In Letter to EPA, 26 Michigan and National Climate Groups Call on Biden Administration to Cut Pollution in Power Sector

In advance of imminent EPA proposed rules, organizations call for new carbon pollution standards for new, existing power plants 

LANSING, MI—Today, a coalition of 26 clean energy, climate action, and public health advocates working in Michigan sent a letter to the Environmental Protection Agency (EPA) calling on the agency to accelerate efforts to cut pollution in the nation’s electricity sector and establish robust carbon pollution standards for new and existing power plants. 

The Michigan power sector is the single largest contributor to climate pollution in the state, making up nearly a third of total emissions. Michigan’s top ten power plants alone emit 38.9 million metric tons of carbon pollution—or the equivalent emissions of 8.4 million gas-powered cars—every year. 

In addition to the need for strong carbon pollution rules for new and existing power plants, an Evergreen analysis shows EPA is falling behind on setting several other environmental and health protections—like rules to limit soot, mercury, and coal ash—that are critical for public health in the state. Polluting power plants, refineries, and industrial activities in Michigan have resulted in the state being home to one of the most polluted ZIP codes in the nation. A new report shows that the Detroit, Warren, and Ann Arbor area is the 12th worst for particulate matter pollution nationwide.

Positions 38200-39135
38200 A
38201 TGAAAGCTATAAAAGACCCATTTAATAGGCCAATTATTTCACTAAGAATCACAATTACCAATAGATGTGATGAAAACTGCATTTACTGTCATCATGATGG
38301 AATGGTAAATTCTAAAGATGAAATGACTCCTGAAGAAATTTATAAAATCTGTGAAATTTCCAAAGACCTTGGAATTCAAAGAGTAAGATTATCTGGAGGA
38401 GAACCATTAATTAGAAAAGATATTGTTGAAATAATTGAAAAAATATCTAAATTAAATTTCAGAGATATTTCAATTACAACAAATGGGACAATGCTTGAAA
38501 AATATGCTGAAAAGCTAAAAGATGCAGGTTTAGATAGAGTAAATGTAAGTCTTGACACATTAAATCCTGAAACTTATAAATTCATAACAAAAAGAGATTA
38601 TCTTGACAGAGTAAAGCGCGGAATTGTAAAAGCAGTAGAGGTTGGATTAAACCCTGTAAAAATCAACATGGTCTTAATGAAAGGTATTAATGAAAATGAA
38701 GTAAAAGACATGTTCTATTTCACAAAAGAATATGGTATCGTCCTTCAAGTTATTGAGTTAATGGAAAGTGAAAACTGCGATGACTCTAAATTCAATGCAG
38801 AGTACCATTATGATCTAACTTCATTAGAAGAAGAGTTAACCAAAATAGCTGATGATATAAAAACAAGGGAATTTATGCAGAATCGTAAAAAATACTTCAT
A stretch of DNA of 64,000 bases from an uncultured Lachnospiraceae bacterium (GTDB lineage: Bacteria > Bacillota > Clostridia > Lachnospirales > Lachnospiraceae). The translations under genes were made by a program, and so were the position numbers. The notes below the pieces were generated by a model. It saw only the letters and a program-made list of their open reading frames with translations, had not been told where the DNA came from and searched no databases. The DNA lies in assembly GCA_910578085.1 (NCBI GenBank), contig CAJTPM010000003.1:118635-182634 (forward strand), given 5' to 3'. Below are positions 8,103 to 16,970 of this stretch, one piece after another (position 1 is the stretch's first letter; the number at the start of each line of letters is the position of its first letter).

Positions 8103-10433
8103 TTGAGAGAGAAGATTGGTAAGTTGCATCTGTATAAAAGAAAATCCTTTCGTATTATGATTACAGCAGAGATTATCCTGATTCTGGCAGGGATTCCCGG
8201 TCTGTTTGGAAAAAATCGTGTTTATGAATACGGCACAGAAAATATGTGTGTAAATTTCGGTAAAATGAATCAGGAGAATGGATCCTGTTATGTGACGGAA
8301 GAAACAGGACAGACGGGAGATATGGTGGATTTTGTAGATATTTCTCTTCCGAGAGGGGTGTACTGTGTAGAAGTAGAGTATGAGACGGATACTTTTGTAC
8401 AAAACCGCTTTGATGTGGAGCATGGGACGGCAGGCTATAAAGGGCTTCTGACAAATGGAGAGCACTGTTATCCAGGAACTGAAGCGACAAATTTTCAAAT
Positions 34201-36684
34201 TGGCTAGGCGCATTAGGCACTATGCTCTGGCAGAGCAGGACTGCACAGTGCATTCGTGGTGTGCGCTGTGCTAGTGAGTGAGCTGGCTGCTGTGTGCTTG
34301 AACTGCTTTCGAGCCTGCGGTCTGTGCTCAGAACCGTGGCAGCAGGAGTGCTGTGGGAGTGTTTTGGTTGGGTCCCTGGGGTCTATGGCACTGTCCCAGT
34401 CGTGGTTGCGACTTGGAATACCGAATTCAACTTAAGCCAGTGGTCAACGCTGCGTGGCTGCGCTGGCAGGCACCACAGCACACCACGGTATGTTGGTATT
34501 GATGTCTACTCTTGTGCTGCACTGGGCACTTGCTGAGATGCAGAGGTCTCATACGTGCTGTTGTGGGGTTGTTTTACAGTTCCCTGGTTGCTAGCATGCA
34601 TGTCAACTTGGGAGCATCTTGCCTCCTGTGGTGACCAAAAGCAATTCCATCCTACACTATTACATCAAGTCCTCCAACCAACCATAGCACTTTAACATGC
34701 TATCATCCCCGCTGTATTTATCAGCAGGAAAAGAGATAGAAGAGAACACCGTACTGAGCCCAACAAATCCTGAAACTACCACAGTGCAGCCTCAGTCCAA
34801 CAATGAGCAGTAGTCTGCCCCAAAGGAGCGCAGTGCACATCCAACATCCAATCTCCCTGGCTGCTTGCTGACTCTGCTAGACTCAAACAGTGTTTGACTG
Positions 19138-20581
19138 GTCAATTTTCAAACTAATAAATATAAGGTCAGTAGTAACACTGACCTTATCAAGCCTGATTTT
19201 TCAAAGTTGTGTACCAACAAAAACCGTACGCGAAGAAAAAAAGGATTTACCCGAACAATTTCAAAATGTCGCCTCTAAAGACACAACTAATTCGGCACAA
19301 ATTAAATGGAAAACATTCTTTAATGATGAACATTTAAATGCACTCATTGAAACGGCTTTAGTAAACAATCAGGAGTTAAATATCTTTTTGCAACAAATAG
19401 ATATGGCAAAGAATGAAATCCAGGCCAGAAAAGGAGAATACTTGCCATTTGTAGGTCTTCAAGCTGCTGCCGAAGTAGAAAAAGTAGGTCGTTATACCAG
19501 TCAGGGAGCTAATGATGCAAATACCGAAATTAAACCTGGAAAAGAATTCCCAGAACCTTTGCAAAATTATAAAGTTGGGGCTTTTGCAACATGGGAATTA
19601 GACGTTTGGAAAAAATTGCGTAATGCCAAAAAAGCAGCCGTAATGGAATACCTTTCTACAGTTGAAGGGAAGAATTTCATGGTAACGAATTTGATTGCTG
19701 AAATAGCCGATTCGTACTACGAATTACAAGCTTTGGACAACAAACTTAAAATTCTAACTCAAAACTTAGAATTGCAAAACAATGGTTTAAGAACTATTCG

The letter calls for the EPA to take three key steps:

  • Set ambitious carbon pollution standards for new and existing power plants under sections 111(b) and 111(d) of the Clean Air Act.
  • Set other EPA pollution standards that reduce conventional air and water pollutants and improve public health.
  • Implement the Inflation Reduction Act effectively, efficiently, and equitably.

Limiting the devastating impact of this pollution is essential to protect the health and safety of Michigan communities. Michiganders need immediate action at every level of government, including vital regulations to clean up the state’s power sector, the groups wrote.